Chinenye “Chiney” Ogwumike is a Nigerian-American professional women’s basketball player who is making seven figures as an entrepreneur. Since joining the WNBA, she has sustained two career-threatening injuries.
“In every calamity, there is an opportunity,” as the saying goes. Ogwumike nursed a business plan while out injured and executed it to perfection. She has now built a diverse career across broadcasting, WNBA, speaking engagements, social advocacy, and endorsements, according to Forbes.
Making an average of $114,695 per season in the WNBA, Ogwumike has built a 7-figure enterprise through her business ventures, broadcast opportunities, speaking engagements, and partnerships, among others, according to her agent, Allison Galer.
“I never expected to have a career in broadcasting but I’ve always wanted to have a platform to show that our generation is powerful and that unique perspectives matter,” she said. “I didn’t always know what that platform would look like, and to be honest, many of my initial opportunities were those that top-level professional athletes would not even consider.”
In 2020, she became the first Black woman and WNBA player to co-host a national daily ESPN Radio show. This was after the popular sport broadcasting network announced her as a co-host of the Chiney and Golic Jr.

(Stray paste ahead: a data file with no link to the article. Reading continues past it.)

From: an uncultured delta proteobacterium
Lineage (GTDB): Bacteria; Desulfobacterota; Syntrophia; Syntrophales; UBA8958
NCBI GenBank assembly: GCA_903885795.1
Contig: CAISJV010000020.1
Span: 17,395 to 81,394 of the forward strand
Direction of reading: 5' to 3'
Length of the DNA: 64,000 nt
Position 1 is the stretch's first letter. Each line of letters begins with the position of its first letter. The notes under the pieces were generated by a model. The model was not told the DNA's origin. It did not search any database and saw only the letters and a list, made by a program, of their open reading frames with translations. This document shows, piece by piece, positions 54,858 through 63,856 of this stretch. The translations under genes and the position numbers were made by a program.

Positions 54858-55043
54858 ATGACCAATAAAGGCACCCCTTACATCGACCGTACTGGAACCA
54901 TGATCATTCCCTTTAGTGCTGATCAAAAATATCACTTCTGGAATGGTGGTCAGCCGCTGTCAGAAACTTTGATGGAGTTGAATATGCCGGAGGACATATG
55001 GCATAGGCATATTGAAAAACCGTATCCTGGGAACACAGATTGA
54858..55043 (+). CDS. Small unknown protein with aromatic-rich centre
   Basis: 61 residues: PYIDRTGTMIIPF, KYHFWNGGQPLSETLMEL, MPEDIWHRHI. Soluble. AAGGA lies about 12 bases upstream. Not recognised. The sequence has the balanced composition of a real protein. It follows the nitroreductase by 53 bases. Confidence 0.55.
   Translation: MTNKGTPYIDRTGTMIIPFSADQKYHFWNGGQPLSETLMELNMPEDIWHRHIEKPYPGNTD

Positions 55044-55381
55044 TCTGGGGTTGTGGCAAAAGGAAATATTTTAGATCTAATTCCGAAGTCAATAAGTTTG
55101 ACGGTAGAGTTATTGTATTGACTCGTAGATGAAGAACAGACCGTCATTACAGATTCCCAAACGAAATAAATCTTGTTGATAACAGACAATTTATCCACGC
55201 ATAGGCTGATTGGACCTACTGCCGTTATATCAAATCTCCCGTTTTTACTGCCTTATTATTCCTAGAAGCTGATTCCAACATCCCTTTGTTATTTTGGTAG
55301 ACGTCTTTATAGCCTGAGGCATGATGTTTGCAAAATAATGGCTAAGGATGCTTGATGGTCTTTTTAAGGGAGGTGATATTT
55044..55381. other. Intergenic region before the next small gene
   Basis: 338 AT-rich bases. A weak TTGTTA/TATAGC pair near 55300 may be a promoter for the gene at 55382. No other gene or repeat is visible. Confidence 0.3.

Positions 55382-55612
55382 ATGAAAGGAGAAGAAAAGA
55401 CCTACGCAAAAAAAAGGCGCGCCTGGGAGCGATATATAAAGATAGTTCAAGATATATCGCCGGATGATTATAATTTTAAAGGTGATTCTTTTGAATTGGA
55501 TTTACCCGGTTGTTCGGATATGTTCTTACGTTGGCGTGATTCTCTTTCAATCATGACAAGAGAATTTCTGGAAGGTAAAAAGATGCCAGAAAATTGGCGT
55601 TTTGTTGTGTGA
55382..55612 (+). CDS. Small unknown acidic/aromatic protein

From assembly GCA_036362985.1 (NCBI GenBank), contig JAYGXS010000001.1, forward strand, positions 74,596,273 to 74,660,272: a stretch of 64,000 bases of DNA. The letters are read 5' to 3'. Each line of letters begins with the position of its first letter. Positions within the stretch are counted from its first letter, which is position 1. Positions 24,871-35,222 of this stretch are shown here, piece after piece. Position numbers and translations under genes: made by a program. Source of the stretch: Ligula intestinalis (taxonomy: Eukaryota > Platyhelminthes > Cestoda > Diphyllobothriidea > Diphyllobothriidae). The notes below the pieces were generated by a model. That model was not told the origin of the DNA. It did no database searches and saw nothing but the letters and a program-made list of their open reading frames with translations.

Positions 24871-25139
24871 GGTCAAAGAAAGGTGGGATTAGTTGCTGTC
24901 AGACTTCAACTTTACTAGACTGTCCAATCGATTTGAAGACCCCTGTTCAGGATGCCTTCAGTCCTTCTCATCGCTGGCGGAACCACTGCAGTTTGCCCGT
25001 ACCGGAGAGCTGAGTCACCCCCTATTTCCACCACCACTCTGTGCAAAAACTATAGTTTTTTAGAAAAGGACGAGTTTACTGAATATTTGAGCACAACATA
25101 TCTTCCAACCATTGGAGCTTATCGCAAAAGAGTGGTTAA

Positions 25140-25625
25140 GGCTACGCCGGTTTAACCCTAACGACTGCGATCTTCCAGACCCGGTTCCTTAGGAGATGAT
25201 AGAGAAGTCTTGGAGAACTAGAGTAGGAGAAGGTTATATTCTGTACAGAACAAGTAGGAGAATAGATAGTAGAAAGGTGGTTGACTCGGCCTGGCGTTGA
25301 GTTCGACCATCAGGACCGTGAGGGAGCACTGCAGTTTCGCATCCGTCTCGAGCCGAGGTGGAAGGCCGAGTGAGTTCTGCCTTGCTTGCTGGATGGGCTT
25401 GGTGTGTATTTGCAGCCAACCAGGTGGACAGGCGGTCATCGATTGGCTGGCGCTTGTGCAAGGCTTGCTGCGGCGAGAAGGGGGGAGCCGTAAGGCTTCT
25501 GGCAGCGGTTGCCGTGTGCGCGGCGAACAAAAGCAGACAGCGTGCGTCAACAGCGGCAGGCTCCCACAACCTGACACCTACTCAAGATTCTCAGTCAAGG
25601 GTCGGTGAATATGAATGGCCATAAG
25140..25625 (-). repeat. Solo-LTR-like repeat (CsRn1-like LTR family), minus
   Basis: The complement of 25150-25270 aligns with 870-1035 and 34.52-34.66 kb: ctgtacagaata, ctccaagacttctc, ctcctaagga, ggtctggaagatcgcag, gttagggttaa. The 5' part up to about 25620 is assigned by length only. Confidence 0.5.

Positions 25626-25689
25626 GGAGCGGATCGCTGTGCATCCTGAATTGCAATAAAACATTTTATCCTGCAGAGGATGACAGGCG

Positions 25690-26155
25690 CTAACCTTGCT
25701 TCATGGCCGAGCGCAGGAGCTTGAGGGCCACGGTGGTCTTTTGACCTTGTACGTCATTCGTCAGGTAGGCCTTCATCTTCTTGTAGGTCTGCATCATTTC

“Once I was in the door, I loved it,” she shared. “It was the closest thing to playing a game. Millions of people are watching. You have to be prepared, and most importantly, you have to be yourself.”
Aside from co-hosting on ESPN and commenting mainly on basketball, she is also expanding her scope into other sports as an analyst. In 2020, she opted out of the WNBA season to take up a role as an executive producer of an upcoming ESPN Films documentary on the 2020 WNBA season.
According to Forbes, the documentary seeks to explore social justice and how some in the WNBA went against Atlanta Dream co-owner and Senator Kelly Loeffler, who criticized the Black Lives Matter Movement.
The Stanford graduate now wants to open doors for others who look like her. According to her, Black people must create opportunities for one another. Ogwumike also wants “Blacks to be our heroes.” According to her, “We also have to think about hiring differently and be more inclusive.”
In every endorsement deal she signs, she makes sure to include social advocacy or other give-back components. “It’s also not just about giving money, but more so about showing up and doing work on the ground,” she said.
In 2014, she launched a fundraising competition to raise money for UNICEF programs focusing on girl’s education in order to provide scholarships for female teachers and establish safe spaces for girls.
Few WNBA athletes can make seven figures, and Ogwumike considers herself lucky. “I feel lucky – me having the ESPN radio job and being a WNBA All-Star — I said yes to a whole bunch of opportunities. I am one of the lucky ones, knowing that most people aren’t,” she said.